SELFISH people walking the wrong way in supermarkets and popping into friends' homes for a chat is driving Covid cases up in Wales, Mark Drakeford claimed today.
The Welsh First Minister said everyone was capable of breaking the rules in small ways which added up to the rapid spread of the virus.
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Pointing the finger of blame at the people, he announced this week the Welsh would be ordered back into lockdown later this month – just weeks after the firebreak shutdown ended.
He said that after the strict lockdown people were "fed up" and decided to act as though coronavirus was "in the rear view mirror" and out of the way.
He said in an interview with the BBC: "It's the summation of the small acts of selfishness, that in some ways all of us are prone to in our own lives, that cumulatively add up to the difficulties that we see.
"It's that small decision to go down the wrong way down the one-way system in a supermarket.
"That small decision to pop in and say something to somebody. by going into their house when you know you shouldn't.
"By themselves they look trivial, they look as they don't matter. But they add up to the sort of difficulties we are seeing in Wales today."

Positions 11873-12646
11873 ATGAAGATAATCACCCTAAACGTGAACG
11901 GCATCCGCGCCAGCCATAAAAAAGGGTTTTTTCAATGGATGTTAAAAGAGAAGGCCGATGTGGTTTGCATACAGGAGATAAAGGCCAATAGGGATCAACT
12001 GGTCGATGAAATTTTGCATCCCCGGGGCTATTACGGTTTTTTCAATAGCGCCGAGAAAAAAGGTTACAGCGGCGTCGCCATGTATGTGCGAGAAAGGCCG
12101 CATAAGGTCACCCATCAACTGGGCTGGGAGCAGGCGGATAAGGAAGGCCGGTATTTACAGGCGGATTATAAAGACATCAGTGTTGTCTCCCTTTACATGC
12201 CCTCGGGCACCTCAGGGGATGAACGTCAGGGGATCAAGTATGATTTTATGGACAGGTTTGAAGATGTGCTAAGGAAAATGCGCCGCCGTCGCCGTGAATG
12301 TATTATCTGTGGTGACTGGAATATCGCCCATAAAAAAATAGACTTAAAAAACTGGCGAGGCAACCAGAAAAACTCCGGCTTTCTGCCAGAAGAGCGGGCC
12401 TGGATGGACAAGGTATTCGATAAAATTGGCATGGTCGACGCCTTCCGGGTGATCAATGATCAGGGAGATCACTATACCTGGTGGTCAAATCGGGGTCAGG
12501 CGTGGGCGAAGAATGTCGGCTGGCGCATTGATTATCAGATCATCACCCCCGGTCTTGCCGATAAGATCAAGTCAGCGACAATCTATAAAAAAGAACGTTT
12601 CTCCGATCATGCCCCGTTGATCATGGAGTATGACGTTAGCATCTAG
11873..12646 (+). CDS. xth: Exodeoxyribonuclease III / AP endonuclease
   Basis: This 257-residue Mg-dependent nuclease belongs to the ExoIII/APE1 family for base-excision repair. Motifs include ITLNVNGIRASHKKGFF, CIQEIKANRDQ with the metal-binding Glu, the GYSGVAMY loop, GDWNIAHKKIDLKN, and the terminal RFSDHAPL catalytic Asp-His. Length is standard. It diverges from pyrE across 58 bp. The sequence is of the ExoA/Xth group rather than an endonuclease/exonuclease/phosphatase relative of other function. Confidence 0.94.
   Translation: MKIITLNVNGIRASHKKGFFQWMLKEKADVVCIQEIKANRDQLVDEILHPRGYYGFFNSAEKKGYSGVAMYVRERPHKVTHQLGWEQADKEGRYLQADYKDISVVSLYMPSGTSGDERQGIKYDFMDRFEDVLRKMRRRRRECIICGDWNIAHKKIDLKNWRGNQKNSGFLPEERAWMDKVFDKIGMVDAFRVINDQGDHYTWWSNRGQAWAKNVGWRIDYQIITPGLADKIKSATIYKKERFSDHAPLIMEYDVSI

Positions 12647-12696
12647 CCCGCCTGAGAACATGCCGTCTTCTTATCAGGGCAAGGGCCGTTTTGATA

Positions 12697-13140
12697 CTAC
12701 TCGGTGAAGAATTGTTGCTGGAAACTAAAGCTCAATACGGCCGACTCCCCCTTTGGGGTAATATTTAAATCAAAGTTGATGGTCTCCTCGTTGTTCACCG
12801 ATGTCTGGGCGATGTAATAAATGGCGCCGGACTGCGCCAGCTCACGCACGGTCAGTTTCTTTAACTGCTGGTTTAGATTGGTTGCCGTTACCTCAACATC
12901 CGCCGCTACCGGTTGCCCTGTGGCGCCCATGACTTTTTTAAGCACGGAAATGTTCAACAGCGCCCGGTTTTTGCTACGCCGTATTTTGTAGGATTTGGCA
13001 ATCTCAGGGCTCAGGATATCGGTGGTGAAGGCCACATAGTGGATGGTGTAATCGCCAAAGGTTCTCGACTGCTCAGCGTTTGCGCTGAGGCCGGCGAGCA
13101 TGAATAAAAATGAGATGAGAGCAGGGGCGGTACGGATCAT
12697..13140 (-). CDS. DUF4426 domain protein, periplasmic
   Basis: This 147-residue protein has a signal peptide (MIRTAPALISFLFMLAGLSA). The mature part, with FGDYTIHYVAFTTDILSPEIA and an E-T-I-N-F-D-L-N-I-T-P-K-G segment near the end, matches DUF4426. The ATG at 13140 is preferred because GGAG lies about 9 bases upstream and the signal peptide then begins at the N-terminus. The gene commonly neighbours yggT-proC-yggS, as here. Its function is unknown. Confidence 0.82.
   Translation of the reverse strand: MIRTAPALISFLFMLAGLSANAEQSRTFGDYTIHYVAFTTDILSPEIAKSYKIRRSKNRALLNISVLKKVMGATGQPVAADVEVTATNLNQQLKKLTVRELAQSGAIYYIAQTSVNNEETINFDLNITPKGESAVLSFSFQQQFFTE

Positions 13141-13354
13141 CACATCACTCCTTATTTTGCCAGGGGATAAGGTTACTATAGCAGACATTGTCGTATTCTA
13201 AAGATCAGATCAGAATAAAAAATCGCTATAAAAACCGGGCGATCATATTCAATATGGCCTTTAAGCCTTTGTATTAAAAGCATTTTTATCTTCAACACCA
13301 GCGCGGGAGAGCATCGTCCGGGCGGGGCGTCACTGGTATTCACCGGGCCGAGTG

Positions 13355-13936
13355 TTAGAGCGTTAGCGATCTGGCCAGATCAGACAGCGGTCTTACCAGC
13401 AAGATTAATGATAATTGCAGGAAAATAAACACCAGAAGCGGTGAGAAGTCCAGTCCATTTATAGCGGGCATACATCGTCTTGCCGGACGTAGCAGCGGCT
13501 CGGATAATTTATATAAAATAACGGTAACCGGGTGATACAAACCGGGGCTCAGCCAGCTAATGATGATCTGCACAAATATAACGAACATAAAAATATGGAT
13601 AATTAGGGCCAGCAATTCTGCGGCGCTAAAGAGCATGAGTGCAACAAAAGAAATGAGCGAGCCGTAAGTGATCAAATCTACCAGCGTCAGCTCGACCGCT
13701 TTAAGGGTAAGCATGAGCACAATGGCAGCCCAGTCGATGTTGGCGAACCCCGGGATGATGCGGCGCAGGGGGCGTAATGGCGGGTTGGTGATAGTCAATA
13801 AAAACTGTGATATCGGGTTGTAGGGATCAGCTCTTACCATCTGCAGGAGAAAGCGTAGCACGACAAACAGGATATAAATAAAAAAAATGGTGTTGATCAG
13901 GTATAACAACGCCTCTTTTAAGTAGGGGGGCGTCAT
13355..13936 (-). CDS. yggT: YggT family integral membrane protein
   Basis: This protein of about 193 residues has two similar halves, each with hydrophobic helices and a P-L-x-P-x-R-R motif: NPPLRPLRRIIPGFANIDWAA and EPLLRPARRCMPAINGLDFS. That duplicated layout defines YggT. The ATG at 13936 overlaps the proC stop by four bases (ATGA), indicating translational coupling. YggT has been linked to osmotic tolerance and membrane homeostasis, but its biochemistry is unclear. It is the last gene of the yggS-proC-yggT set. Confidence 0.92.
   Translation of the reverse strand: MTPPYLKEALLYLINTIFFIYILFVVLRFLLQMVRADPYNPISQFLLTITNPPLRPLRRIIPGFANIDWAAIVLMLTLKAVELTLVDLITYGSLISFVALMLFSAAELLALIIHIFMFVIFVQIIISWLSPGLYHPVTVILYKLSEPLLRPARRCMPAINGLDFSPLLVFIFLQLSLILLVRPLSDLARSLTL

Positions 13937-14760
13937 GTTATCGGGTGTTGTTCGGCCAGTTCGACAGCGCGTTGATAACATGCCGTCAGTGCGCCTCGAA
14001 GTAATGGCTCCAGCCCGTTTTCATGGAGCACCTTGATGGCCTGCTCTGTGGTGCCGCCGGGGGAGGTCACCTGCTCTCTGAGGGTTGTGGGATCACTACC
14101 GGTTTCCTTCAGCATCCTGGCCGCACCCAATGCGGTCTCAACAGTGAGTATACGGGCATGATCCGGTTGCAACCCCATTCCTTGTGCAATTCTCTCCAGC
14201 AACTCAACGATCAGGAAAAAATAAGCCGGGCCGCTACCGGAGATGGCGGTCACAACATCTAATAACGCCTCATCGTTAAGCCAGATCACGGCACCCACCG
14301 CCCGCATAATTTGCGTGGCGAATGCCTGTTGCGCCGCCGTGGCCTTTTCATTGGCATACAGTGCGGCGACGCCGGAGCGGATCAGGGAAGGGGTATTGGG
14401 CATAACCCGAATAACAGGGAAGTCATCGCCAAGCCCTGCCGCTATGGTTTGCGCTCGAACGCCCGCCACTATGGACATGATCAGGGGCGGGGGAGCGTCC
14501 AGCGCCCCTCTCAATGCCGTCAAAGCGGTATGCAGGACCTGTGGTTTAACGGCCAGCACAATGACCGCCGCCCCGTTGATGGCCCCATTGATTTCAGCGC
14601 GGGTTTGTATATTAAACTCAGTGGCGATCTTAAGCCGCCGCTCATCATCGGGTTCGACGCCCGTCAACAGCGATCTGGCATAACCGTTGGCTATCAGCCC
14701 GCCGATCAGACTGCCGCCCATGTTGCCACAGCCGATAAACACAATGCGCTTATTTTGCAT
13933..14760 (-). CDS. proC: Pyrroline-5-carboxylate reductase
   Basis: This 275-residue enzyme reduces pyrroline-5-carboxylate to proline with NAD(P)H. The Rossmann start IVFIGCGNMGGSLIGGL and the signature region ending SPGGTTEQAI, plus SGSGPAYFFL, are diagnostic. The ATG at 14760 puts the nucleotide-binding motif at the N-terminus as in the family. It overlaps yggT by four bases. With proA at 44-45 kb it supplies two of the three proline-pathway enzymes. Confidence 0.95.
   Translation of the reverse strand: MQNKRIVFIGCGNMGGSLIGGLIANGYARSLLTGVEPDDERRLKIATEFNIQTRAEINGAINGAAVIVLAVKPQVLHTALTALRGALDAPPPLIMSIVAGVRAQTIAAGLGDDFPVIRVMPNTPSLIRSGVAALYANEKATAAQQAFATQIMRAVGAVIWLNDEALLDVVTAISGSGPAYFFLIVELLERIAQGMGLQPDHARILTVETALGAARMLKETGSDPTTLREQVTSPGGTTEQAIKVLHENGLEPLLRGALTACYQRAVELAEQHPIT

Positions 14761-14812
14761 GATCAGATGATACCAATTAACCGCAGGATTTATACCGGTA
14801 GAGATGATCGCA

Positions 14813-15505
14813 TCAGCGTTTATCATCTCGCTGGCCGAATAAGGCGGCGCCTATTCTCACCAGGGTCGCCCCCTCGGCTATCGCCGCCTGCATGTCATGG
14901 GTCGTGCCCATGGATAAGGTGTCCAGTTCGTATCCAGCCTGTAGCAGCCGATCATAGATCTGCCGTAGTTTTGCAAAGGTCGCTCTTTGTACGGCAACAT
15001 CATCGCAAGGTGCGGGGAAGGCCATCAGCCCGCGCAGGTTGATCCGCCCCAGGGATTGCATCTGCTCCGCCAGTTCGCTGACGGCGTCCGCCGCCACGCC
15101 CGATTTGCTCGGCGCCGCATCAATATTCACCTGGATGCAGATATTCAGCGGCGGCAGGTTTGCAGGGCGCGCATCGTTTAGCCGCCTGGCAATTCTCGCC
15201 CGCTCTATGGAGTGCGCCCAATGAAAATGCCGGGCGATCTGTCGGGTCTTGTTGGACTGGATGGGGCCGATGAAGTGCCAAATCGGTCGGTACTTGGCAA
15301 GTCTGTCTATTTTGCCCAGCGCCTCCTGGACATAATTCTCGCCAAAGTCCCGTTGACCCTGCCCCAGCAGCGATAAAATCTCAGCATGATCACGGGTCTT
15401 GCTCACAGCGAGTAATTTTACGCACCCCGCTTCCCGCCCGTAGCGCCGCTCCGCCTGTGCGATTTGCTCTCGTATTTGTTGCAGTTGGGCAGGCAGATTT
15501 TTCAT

He went on to admit he had broken supermarket aisle rules himself – and it was "ordinary, understandable human behaviour".
Wales will go into its third national lockdown after Christmas – after a spike in cases.
Shops will shut on Christmas eve and pubs on Christmas Day. People will once again be told to stay at home, except for work or school.
He predicted England would have to follow his example and have a national shutdown too, as Christmas is expected to lead to a spike in cases as people from across the UK are allowed to meet up indoors – many for the first time in months.
Mr Drakeford said the lockdown had pushed the tide back by three weeks, but failed to properly crack down on cases.
He added: "What we didn't anticipate was the speed at which coronavirus would start to circulate again."
Boris Johnson this week has urged Brits to take "personal responsibility" this Christmas – and think again about seeing friends or family.
Although people are allowed to meet up with up to three other households (only two in Wales), they are being urged not to.
Boris has said people should keep Christmas' small, local and short if they can.
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